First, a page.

Researchers from Microsoft and the University of Washington have created nanoscale computational circuit boards using DNA molecules, laying the foundation for biological computing.
Their paper outlines how to create logic gates, the building blocks of computational circuits, "by spatially arranging reactive DNA hairpins on a DNA origami" - arranging DNA molecules at regular intervals on a DNA surface.
The transmission of information takes place when the molecules interact with their immediate neighbours in a domino tile effect.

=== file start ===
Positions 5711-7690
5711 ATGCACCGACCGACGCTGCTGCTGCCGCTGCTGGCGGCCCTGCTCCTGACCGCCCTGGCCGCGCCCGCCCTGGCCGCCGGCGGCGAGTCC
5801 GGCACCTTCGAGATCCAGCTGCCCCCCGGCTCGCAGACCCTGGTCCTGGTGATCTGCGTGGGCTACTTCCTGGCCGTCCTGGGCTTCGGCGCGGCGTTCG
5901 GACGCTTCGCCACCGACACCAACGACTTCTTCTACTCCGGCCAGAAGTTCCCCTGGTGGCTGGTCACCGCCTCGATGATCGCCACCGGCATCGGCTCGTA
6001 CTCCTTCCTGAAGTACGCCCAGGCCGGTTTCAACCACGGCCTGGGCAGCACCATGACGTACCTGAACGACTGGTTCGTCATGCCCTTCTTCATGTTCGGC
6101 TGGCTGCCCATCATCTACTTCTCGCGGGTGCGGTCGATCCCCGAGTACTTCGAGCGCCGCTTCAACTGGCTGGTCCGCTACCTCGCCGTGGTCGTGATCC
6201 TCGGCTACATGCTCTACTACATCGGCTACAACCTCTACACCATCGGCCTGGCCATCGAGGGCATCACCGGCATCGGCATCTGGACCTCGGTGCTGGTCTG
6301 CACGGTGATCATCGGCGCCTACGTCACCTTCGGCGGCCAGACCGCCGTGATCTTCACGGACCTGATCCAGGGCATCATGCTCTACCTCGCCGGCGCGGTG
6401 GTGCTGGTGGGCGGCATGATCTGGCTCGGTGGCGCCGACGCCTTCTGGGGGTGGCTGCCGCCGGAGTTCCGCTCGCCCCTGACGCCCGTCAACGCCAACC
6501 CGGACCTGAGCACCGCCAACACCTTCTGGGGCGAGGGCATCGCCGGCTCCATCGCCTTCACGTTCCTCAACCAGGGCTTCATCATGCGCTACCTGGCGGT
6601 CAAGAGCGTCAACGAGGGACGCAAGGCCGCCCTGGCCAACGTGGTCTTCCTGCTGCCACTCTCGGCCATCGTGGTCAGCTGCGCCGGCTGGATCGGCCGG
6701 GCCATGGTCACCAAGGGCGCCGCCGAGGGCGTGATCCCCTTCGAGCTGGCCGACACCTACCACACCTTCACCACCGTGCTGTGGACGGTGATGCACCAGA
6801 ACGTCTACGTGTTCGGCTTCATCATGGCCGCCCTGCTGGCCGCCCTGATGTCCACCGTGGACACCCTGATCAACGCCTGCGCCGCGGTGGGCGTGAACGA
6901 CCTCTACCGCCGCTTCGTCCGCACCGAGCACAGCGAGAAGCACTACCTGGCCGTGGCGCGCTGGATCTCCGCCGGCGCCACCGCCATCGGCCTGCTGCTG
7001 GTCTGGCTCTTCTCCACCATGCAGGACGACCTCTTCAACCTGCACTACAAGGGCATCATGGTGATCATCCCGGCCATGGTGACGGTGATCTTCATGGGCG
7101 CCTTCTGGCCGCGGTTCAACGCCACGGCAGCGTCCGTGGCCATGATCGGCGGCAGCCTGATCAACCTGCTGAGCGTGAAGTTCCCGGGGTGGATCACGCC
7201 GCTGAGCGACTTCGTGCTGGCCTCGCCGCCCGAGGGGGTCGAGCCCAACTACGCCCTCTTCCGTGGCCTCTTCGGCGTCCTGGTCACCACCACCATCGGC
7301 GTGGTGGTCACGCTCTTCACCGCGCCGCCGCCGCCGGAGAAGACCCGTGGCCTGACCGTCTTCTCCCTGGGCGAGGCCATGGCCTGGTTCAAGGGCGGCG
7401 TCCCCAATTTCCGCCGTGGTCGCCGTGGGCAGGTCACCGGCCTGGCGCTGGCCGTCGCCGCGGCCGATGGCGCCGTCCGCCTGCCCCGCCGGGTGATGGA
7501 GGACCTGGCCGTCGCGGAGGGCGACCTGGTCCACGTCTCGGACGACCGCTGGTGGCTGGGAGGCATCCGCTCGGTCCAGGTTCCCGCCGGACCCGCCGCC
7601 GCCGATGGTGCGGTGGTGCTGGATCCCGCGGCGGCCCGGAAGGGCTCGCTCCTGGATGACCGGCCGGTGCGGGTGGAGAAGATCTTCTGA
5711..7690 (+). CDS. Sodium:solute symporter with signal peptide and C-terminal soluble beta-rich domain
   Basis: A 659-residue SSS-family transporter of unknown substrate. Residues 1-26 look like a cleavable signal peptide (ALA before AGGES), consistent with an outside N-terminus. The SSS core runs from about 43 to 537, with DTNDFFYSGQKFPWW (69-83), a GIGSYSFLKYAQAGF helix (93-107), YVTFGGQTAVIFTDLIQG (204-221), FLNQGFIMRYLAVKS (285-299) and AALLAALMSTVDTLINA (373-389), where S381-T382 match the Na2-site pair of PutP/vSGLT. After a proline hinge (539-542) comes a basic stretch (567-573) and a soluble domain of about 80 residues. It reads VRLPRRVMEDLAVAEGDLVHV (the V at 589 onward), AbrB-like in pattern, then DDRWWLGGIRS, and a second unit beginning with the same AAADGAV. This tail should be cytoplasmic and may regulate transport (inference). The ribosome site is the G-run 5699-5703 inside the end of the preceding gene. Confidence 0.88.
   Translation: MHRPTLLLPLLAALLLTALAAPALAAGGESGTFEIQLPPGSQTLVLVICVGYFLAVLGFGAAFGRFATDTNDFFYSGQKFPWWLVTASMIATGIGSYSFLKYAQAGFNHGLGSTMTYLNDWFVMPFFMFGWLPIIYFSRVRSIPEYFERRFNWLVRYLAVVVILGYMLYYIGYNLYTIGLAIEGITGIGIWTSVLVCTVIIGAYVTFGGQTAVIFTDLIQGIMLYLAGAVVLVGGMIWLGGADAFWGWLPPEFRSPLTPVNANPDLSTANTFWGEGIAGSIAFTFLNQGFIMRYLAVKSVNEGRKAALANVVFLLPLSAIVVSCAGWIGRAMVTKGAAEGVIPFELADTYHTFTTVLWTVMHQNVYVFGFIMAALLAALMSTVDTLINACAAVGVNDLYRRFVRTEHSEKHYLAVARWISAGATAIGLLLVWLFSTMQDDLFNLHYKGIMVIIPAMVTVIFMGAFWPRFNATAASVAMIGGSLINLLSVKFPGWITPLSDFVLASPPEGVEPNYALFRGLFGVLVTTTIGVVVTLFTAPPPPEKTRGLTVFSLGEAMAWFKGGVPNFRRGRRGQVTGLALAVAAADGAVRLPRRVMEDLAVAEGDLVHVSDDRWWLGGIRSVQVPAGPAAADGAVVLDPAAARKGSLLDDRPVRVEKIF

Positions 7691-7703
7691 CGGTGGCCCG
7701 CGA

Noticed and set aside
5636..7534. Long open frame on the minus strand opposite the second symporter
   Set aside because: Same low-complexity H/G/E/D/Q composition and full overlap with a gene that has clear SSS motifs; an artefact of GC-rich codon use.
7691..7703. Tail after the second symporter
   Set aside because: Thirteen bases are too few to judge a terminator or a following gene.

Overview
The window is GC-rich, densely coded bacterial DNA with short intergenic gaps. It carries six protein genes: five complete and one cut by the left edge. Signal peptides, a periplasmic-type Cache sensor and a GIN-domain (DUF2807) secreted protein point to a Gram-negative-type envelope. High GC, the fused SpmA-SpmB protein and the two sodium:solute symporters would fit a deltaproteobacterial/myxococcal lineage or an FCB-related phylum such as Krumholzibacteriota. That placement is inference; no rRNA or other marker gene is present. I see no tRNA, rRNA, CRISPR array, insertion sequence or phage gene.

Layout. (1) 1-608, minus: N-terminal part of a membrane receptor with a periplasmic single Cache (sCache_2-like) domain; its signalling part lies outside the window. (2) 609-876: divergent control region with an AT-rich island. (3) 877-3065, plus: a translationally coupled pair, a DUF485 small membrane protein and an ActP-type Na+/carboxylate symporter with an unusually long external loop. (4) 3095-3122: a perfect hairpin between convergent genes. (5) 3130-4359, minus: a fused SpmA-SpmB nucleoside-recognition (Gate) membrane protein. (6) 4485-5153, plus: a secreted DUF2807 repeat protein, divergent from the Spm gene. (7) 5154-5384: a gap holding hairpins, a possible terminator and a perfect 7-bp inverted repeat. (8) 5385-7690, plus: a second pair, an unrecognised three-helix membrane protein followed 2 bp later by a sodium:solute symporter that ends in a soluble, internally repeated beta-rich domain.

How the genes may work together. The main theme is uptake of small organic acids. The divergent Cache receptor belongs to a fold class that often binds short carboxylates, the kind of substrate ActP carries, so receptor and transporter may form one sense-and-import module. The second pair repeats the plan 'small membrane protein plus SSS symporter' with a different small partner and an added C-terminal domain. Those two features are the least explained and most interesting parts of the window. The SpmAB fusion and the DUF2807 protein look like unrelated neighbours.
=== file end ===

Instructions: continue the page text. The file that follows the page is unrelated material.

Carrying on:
The researchers were able to create elementary logical AND, OR gates, and more complex XNOR circuits by spatially arranging DNA molecules.
This is a new approach from past attempts at using DNA for computing, which were designed to operate in a chemical soup, where DNA molecules rely on random diffusion to bump into each other in order to perform computational steps.
This makes for a relatively slow process compared to organising the DNA molecules close to each other so they can perform computations through a domino effect, the researchers said.
The researchers believe biological, molecule-level computer could have real world applications such as in-vitro detection of pathogens, biomanufacturing of materials, smart therapeutics, and high-precision imaging.